12. Grating cheese
    13. Mashing bananas with a fork or masher
    14. Cutting with a safe nife (bananas, steamed carrots, cheese)
    15. Beating eggs
    16. Peeling an egg
    17. Preparing fruit (pulling grapes, peeling and sectioning a mandarin)
    18. Stirring sauces/mixing ingredients
    19. Grinding Coffee
    20. Sweeping/using a hand held vacuum cleaner to clean the floor
    21. Salad spinning
    22. Wiping counters, floors, cabinets, etc.
    23. Folding cloth napkins
    24. Feeding pets
    25. Dish washing with soap and water
    26. Loading and/or starting dishwasher
    27. Grinding spices
Bedroom
  • Have a low bed to allow the child to get in and out of bed independently
  • Low hooks for child to hang backpack, coats, etc.
  • Low shelves in closet or drawers so child can get and put clothes away independently
  • A mirror (hair brushing, aid in putting on clothes, self care, etc.)
  • Low shelf to house a few toys that can be rotated as needed. Less toys means less mess making it more likely that they will be able to clean up independently
  • Basket with books and a large pillow, small comfortable chair or rug to read on.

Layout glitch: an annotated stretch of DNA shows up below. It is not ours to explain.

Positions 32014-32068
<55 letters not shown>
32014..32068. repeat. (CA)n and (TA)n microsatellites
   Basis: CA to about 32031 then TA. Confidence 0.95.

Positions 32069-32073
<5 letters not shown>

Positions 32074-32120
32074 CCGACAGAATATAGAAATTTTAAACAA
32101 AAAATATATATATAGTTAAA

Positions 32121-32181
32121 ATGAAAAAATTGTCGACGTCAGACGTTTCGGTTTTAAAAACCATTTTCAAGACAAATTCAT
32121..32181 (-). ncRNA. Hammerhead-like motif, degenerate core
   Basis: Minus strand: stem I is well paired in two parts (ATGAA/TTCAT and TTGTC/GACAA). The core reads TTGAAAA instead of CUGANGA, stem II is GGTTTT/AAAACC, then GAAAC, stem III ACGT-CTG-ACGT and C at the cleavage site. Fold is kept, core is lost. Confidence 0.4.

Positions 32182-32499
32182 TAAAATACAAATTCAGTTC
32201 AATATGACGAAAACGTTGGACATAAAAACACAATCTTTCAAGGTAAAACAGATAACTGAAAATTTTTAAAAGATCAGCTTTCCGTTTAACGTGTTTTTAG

Activity ideas:
  1. Pulling sheets and blankets straight
  2. Putting toys back on shelf
  3. Putting clothes away
  4. Watering a plant
  5. Put laundry away
  6. Dressing oneself (let them do as much as they can)
Rule of thumb – number of choices for their age for example, leave a 2 year old 2 outfit choices, a 3 year old 3 outfit choices, a 4 year old 4 outfit choices, etc.
Bathroom
  • Have a sturdy step stool reach sink for hand washing. Have soap and a drying
  • towel in reach
  • Have a hook or bar low enough for them to get and hang own towel
  • A hamper to put their dirty clothes in
  • Tissues within reach
  • A step stool that allows them to get onto toilet and a child size toilet seat for them to sit on
  • Have a supply of diapers or underpants in the bathroom
  • Have a mirror low to the floor so they can see their entire body
To make a mirror “shatterproof” you can cover the back with duct tape